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excursion

[ik-skur-zhuh n, -shuh n] /ɪkˈskɜr ʒən, -ʃən/
noun
1.
a short trip or outing to some place, usually for a special purpose and with the intention of a prompt return:
a pleasure excursion; a scientific excursion.
2.
a trip on a train, ship, etc., at a reduced rate:
weekend excursions to mountain resorts.
3.
the group of persons making such a journey:
an excursion of tourists.
4.
a deviation or digression:
excursions into futile philosophizing.
5.
Physics. the displacement of a body or a point from a mean position or neutral value, as in an oscillation.
6.
an accidental increase in the power level of a reactor, usually forcing its emergency shutdown.
7.
Machinery.
  1. the range of stroke of any moving part.
  2. the stroke itself.
8.
Obsolete. a sally or raid.
verb (used without object)
9.
to go on or take an excursion.
adjective
10.
of, pertaining to, or intended for use on excursions:
an excursion fare; an excursion bus.
Origin
1565-1575
1565-75; < Latin excursiōn- (stem of excursiō). See excursus, -ion
Related forms
excursional, excursionary, adjective
preexcursion, noun
Dictionary.com Unabridged
Based on the Random House Dictionary, © Random House, Inc. 2014.
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Examples for excursion
  • She'll need salt, so we're planning a group beach excursion to harvest salt again.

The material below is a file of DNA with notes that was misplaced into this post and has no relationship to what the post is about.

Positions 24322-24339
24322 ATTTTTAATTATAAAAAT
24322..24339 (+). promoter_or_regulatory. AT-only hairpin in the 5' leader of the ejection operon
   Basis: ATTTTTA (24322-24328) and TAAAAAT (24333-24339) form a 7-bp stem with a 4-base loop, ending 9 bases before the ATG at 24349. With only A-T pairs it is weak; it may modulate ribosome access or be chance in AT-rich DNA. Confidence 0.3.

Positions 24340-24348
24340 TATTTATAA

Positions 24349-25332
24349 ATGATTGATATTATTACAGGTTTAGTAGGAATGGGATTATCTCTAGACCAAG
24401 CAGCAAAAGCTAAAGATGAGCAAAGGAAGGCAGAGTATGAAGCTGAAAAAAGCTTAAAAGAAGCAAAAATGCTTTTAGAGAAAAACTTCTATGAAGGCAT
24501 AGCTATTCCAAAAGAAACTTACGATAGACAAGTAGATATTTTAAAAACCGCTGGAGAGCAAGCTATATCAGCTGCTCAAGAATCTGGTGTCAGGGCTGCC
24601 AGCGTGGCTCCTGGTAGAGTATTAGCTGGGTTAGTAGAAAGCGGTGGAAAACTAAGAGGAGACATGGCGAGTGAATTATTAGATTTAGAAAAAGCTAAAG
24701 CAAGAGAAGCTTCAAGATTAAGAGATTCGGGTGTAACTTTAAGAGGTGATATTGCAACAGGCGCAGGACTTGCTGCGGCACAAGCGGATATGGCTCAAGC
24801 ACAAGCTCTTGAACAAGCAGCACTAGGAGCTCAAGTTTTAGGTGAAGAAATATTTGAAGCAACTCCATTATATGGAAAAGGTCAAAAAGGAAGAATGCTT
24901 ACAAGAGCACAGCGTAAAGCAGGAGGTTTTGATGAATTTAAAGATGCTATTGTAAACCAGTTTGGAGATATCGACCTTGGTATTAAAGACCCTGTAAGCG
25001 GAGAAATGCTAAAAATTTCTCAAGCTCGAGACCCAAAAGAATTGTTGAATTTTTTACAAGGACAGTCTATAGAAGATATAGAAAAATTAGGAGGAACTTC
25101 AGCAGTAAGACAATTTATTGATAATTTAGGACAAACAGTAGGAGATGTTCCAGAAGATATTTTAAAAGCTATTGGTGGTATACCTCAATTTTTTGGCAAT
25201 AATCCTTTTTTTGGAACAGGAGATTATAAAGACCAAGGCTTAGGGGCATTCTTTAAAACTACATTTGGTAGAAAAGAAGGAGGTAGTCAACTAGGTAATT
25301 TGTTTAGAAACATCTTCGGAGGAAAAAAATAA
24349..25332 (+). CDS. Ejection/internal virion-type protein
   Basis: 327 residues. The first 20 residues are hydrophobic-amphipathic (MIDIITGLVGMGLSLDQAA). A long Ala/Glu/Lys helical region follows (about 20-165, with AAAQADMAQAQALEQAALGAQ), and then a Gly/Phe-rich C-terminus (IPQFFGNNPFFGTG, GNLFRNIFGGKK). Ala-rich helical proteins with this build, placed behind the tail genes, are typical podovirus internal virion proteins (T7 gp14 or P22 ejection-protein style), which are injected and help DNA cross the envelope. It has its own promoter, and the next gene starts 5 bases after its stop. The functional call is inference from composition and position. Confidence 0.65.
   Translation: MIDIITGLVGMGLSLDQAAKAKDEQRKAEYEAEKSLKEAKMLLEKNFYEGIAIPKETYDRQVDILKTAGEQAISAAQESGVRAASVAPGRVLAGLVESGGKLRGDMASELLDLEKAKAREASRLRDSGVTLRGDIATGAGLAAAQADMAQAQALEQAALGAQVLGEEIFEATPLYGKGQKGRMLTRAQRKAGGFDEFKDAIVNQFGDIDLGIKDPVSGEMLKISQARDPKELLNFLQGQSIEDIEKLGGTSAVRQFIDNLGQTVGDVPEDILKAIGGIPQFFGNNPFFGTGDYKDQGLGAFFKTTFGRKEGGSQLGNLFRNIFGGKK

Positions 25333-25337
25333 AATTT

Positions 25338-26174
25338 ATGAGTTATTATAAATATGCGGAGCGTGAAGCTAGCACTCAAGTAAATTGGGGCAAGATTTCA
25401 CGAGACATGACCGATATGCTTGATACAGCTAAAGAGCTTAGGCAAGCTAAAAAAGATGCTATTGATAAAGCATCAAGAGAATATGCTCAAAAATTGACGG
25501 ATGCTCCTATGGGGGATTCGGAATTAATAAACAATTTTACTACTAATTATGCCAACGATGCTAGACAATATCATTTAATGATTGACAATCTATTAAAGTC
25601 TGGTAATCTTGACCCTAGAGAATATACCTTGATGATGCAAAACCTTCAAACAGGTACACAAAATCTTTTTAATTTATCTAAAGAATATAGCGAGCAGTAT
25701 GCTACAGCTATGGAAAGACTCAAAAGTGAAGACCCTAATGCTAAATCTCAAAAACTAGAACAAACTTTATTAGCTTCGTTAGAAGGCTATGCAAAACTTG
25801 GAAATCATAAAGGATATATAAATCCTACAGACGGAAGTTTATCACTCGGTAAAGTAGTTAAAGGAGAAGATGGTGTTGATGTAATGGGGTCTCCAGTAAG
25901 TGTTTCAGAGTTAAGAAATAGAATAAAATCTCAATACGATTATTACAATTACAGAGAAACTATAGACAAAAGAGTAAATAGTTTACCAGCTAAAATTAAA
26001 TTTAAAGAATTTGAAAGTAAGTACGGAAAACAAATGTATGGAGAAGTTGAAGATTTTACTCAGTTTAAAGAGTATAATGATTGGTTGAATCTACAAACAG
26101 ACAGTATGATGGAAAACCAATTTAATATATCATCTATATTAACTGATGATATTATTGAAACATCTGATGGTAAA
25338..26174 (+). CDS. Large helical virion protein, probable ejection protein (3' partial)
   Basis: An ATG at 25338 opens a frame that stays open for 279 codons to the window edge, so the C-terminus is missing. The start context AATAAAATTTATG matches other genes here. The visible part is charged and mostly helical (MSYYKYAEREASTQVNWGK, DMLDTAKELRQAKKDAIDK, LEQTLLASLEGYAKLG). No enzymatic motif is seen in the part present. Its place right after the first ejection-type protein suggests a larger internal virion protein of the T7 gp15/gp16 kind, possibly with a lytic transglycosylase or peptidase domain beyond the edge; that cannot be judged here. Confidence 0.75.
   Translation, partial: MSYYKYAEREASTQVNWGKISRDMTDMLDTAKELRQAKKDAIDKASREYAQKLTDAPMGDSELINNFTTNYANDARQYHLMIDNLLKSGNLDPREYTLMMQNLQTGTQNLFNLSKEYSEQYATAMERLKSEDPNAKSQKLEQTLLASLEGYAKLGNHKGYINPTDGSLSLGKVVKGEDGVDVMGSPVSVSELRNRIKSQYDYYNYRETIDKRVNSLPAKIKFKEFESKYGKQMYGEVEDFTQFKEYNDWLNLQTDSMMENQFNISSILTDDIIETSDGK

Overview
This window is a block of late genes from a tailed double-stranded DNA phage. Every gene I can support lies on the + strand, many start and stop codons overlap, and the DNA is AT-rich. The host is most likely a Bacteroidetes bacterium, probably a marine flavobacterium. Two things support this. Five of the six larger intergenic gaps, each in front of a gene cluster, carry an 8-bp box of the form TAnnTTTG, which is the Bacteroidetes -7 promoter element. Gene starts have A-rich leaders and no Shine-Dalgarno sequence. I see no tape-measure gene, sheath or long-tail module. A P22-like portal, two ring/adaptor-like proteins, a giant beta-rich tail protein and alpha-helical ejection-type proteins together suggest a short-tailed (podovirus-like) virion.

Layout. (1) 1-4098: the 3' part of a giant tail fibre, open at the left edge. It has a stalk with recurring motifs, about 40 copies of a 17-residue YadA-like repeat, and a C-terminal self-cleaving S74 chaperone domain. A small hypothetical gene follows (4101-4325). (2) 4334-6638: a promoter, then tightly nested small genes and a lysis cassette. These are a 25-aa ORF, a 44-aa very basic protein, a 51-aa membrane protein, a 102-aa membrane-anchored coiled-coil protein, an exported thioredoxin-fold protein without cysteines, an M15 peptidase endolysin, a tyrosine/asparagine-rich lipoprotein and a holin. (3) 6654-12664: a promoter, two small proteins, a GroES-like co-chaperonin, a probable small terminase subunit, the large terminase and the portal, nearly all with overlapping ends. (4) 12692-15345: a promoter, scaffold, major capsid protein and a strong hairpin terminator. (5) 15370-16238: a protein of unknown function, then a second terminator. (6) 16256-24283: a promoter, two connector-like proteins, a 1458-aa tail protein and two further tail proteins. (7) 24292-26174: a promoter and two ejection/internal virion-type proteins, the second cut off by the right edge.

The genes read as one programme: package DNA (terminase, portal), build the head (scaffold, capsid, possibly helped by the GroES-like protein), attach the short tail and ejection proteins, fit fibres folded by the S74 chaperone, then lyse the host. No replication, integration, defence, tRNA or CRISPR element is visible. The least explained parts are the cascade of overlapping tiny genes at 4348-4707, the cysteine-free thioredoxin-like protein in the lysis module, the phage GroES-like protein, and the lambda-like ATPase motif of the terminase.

• It's also difficult to combine dining with a pub excursion given the tight opening hours.
  • It occurs to me an excursion in etymology led to an excursion in gastronomy led to a question about nuts.
  • Thirteen sixth graders are milling around, preparing to set off on a daylong excursion.
  • Wanted to take my parents on an excursion of the island but not sure where the nicest points of interest are.
  • With his signature whimsy and wordplay, the author takes a jaunty excursion into a long, long lost world.
  • Kindly put some more photos of your excursion online.
  • Ditto an all-too-brief excursion to outer space, the series' first attempt at dogfights.
  • Everyone would agree that events in his past have prepared him for today's excursion.
  • And remember: any weather excursion means heat is where it is not usually found.
British Dictionary definitions for excursion

excursion

/ɪkˈskɜːʃən; -ʒən/
noun
1.
a short outward and return journey, esp for relaxation, sightseeing, etc; outing
2.
a group of people going on such a journey
3.
(modifier) of or relating to special reduced rates offered on certain journeys by rail an excursion ticket
4.
a digression or deviation; diversion an excursion into politics
5.
(formerly) a raid or attack
6.
(physics)
  1. a movement from an equilibrium position, as in an oscillation
  2. the magnitude of this displacement
7.
the normal movement of a movable bodily organ or part from its resting position, such as the lateral movement of the lower jaw
8.
(machinery) the locus of a point on a moving part, esp the deflection of a whirling shaft
Word Origin
C16: from Latin excursiō an attack, from excurrere to run out, from currere to run
Collins English Dictionary - Complete & Unabridged 2012 Digital Edition
© William Collins Sons & Co. Ltd. 1979, 1986 © HarperCollins
Publishers 1998, 2000, 2003, 2005, 2006, 2007, 2009, 2012
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Word Origin and History for excursion
excursion
1570s, "a deviation in argument," from L. excursionem (nom. excursio) "a running forth, excursion," from excursum, pp. of excurrere "run out," from ex- "out" + currere "to run" (see current). Sense of "journey" recorded in English by 1660s.
Online Etymology Dictionary, © 2010 Douglas Harper
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